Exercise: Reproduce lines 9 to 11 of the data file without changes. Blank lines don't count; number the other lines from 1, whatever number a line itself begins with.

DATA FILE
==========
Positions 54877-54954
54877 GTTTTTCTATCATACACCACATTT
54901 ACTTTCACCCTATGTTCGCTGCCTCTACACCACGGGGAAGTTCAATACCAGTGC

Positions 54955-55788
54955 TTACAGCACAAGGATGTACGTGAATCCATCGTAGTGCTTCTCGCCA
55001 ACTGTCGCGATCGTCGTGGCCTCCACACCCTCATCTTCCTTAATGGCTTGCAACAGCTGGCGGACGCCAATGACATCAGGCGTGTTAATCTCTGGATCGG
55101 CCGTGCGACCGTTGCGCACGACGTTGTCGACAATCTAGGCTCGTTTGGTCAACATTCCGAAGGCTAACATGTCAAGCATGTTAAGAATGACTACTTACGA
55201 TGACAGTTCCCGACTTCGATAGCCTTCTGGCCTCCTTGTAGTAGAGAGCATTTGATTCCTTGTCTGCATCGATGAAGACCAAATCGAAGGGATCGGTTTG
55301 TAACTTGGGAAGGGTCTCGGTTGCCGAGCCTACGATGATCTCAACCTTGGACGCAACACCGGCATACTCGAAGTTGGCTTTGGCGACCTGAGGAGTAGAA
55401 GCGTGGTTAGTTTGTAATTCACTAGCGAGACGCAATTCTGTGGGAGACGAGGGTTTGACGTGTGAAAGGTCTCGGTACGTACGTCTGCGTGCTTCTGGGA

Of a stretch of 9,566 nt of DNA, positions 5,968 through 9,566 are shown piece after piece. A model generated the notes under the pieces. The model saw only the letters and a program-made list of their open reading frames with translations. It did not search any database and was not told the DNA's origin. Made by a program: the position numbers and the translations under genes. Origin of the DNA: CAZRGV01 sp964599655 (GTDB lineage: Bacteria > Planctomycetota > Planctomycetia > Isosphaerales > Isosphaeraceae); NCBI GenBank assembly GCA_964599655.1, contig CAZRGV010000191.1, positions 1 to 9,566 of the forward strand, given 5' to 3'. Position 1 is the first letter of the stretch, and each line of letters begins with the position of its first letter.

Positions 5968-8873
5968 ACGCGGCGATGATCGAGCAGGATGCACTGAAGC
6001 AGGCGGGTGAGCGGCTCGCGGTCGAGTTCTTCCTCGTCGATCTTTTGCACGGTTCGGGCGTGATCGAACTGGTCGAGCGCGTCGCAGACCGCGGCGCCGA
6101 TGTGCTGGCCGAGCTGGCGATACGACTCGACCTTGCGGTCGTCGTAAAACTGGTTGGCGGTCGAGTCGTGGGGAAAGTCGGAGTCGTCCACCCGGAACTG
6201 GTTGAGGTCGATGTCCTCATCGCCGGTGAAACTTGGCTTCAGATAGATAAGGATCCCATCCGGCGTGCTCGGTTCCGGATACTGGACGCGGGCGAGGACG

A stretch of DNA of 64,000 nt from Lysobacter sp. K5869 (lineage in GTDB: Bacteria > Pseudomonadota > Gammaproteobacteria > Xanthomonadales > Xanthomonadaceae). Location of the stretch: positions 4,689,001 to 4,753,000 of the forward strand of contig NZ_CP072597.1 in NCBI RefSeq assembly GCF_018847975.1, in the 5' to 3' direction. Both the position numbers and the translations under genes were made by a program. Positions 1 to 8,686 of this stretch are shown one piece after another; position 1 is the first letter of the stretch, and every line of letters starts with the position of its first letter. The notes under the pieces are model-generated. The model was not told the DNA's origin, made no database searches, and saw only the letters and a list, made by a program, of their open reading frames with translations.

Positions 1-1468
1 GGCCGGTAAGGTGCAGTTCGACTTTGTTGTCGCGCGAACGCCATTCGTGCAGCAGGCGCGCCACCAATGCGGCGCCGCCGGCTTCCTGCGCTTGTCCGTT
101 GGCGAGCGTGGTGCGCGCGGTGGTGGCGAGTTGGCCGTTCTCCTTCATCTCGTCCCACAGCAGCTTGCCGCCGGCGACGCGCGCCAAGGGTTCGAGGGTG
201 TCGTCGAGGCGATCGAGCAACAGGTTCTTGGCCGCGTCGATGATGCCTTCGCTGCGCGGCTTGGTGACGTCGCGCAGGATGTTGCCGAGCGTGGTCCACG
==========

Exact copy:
55301 TAACTTGGGAAGGGTCTCGGTTGCCGAGCCTACGATGATCTCAACCTTGGACGCAACACCGGCATACTCGAAGTTGGCTTTGGCGACCTGAGGAGTAGAA
55401 GCGTGGTTAGTTTGTAATTCACTAGCGAGACGCAATTCTGTGGGAGACGAGGGTTTGACGTGTGAAAGGTCTCGGTACGTACGTCTGCGTGCTTCTGGGA

Of a stretch of 9,566 nt of DNA, positions 5,968 through 9,566 are shown piece after piece. A model generated the notes under the pieces. The model saw only the letters and a program-made list of their open reading frames with translations. It did not search any database and was not told the DNA's origin. Made by a program: the position numbers and the translations under genes. Origin of the DNA: CAZRGV01 sp964599655 (GTDB lineage: Bacteria > Planctomycetota > Planctomycetia > Isosphaerales > Isosphaeraceae); NCBI GenBank assembly GCA_964599655.1, contig CAZRGV010000191.1, positions 1 to 9,566 of the forward strand, given 5' to 3'. Position 1 is the first letter of the stretch, and each line of letters begins with the position of its first letter.